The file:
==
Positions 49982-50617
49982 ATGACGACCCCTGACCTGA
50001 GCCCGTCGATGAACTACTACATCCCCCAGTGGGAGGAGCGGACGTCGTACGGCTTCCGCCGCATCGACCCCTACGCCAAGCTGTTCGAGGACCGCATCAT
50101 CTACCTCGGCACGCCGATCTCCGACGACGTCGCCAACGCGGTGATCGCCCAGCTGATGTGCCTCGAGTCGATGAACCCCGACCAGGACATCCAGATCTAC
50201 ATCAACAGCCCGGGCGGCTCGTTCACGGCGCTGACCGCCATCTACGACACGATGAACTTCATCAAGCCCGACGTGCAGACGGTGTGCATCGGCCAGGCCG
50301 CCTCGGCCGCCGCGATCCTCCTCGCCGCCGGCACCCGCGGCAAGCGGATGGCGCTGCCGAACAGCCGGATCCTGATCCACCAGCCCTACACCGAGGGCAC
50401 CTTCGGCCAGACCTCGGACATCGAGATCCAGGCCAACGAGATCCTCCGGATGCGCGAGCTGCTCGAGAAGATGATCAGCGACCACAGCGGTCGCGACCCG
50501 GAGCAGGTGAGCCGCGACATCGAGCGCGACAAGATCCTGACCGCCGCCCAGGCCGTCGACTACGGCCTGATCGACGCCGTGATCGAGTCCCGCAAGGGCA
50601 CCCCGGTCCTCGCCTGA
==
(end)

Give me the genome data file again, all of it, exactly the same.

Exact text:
Positions 49982-50617
49982 ATGACGACCCCTGACCTGA
50001 GCCCGTCGATGAACTACTACATCCCCCAGTGGGAGGAGCGGACGTCGTACGGCTTCCGCCGCATCGACCCCTACGCCAAGCTGTTCGAGGACCGCATCAT
50101 CTACCTCGGCACGCCGATCTCCGACGACGTCGCCAACGCGGTGATCGCCCAGCTGATGTGCCTCGAGTCGATGAACCCCGACCAGGACATCCAGATCTAC
50201 ATCAACAGCCCGGGCGGCTCGTTCACGGCGCTGACCGCCATCTACGACACGATGAACTTCATCAAGCCCGACGTGCAGACGGTGTGCATCGGCCAGGCCG
50301 CCTCGGCCGCCGCGATCCTCCTCGCCGCCGGCACCCGCGGCAAGCGGATGGCGCTGCCGAACAGCCGGATCCTGATCCACCAGCCCTACACCGAGGGCAC
50401 CTTCGGCCAGACCTCGGACATCGAGATCCAGGCCAACGAGATCCTCCGGATGCGCGAGCTGCTCGAGAAGATGATCAGCGACCACAGCGGTCGCGACCCG
50501 GAGCAGGTGAGCCGCGACATCGAGCGCGACAAGATCCTGACCGCCGCCCAGGCCGTCGACTACGGCCTGATCGACGCCGTGATCGAGTCCCGCAAGGGCA
50601 CCCCGGTCCTCGCCTGA